Patriots > The Revolutionaries >Bose Satyendranath
Bose Satyendranath (1882-1908)
Satyendranath, born on 30 July 1882,was one of the five sons of Abhoyacharan, who also had five daughters. Abhoyacharan was the Headmaster of Midnapur Collegiate School and scholar, Rajnarayan. Their original home was at Boral, 24-Pargans (Bengal), but both the brothers were teachers by profession, which found them settled in Midnapur.

They were honest, dignified and simple in life. Rajanarayan is considered the first protagonist of the revolutionary cult in Bengal, and his daughters sons were the famous leaders, Aurobindo and Barindra Kumar Ghose. Rajnarayans’s catholicity needed considerable courage in those days to preach that Brahmoism was not a separate religion but only protestant Hinduism.

All these influences went to mould Satyen’s character. He received his early inspiration from his eldest brother, Jnanendranath. Satyen entered Midnaput Collegiate School in 1888. Among the best in the class, he passed the Entrance examination in the first division in 1897 and First Art in 1899. For degree course he joined the City College, Calcutta, But ill-health prevented him from appearing at the examinations.

Jatin Benerjee (later, Swami Niralamba), deputed by Aurobindo from Baroda in 1902, initiated in Calcutta and Midnapur secret revolutionary societies, associated later with the name of the Journal, Jagantar, launched by Barindra Kumar and his associates. Under Rajendrayan’s patronage, the Midnapur group grew under the leadership of Hemchandra Das Kanango, ably assisted by Satyen.

The preparatory curriculum for revolutionary recruits those days consisted of physical culture, which included training in the use of different weapons, and moral, intellectual and political education, essential parts of which were the study of the ‘Geeta’, Vivekananda and Bankim’s works, History of revolutionary movements and biographies of heroes and patriots. The anti-partition agitation of 1905 gave a fillip to the secret movement. Satyen started the ‘Chhatra Bhandar’, or students’ emporium for countrimade good, which was a centre for recruiting students, and a handloom factory, which turned into a shelter for wholetime workers for the revolutionary cause.

Kshudiram Bose, later executed for attempt on the life of a British civilian, Kingsford, was an early recruit of Satyem’s; he was lodged in the handloom factory. An agricultural-cum-industrial exhibition was held at Midnapur in 1906. The organisers recognised young Satyen’s ability by appointing him assistant secretary. Under his instruction, Kshudiram was distributing ‘Sonar Bangla', a seditious leaflet, and was caught by a policeman. Satyen got him released on a false plea, which cost him his job at the Collector.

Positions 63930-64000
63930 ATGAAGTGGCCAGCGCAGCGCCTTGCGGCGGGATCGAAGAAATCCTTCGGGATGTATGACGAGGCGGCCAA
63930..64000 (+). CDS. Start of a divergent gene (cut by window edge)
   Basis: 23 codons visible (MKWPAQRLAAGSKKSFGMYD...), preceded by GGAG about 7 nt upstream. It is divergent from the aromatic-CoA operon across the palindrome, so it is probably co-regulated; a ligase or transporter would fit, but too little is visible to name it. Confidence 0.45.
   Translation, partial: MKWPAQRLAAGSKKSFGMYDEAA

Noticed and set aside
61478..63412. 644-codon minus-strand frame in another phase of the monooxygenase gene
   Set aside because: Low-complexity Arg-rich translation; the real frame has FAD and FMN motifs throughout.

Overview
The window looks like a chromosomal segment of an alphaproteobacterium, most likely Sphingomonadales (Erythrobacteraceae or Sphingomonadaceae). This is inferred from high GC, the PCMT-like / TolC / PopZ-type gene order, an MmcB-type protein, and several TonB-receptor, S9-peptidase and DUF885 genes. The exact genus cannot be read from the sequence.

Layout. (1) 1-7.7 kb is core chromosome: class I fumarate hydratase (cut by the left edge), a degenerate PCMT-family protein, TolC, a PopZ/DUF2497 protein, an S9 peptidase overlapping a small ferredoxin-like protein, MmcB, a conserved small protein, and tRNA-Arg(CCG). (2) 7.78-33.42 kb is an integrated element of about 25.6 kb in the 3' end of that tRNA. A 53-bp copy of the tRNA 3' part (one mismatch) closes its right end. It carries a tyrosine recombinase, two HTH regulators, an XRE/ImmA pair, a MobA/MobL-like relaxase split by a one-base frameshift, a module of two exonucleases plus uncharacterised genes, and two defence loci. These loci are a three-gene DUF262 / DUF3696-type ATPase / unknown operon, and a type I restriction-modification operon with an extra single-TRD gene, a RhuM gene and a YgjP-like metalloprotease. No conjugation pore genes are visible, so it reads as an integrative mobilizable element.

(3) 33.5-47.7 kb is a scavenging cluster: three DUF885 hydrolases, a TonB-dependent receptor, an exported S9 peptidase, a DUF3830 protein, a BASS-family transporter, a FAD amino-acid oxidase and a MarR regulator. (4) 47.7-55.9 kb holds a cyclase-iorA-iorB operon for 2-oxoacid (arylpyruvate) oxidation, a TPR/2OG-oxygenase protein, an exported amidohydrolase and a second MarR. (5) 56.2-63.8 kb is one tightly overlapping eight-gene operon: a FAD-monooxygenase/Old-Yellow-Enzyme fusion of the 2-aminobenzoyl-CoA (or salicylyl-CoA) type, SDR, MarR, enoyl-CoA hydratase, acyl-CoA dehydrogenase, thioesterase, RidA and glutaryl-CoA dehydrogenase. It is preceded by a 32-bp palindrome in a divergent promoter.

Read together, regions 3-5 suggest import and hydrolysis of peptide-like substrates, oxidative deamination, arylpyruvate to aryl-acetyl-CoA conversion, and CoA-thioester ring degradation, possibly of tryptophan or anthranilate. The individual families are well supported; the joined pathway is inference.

It was a good riddance for him as he found more time to devote to revolutionary work.

On Hem Chandra’s leaving for Paris for training in the manufacture of explosives, the district leadership devolved on Satyen.

A political conference was held at Midnapur in 1907. Satyen demonstrated against the moderate politics of the reception Committee personnel and ultimately of Surendranath Banerjee, the chief architect of the anti-partition agitation. It resulted in the break-up of the conference. Similarly ended the 1907 session of the Indian National Congress at Surat, where Satyen sided with Bal Gangadhar Tilak, Aurobindo and other extremist leader against the moderates.

1908 witnessed the first manifestation of the Bengal revolutionary movement with the attempt on the life of Kingsford at Muzaffarpur. Sayen, serving two months’ imprisonment in Midnapur jail under the Arms Act for possession of his brother’s licensed gun, was transferred to the Alipur jail as an unfertile prisoner in the Alipur Bomb Conspiracy Case, where, among a large number of other accused persons, were Aurobindo, Barindra Kumar and Hem Chandra. A co-accused, Naren Goswami, made himself an object of bitter hatred by turning a prosecution witness. Hem Chandra and Satyen were determined to create an inspiring example by removing the blot on revolutionary patriotism.

At their request, Sris Chandra Ghose and Basanta Kumar Banerjee of Chandernagore managed to pass two revolvers to the accused during interview. A fellow-prisoner, Kanailal Dutt. besought Satyen to give him the privilege of sharing the fatal glory. Hemanchandra and Satyen readily connected. As a godsend, Satyen fell ill and was taken to jail hospital, from where he smuggled a letter to Goswami. He requested Goswami to meet him to discuss means of him to secure release by turning an approvers prison life had made him feel miserable. Goswami was successfully duped.

Meantime, on the evening of August 30,1908, Kantilal feigned unbearable colic pain and was hospitalised. Next morning, Goswami, escorted by an Anglo-Indian convict warder, came to meet Satyen, who, noticing him proceeding towards the dispensary room, ran out and fired. Goswami, fleeing past Kanailal’s ward, was shot at by him. He ran down the staircase pursued by the two firing, until he fell dead in a drain before the hospital gate. Convicts and warders seized and disarmed them. Both were sentenced to death.

Satyen refused to interview his mother until she promised to hold back tears before the attending officials. On her heartrending appeal, Hem Chandra took upon himself the blame and asked Satyen to merely for her satisfaction. He did, with the expected result, which was welcome to himself he was hanged on 21 November 1908. He faced gallows with calm dignity. Lest there be demonstrations, his dead body was withheld .His relative, Abinash Chandra Roy, arraigned for the well known Brahmo leader and Acharya (Priest) Shibnath Shastri to conduct prayer before cremation inside jail.

Author : Kamala Das Gupta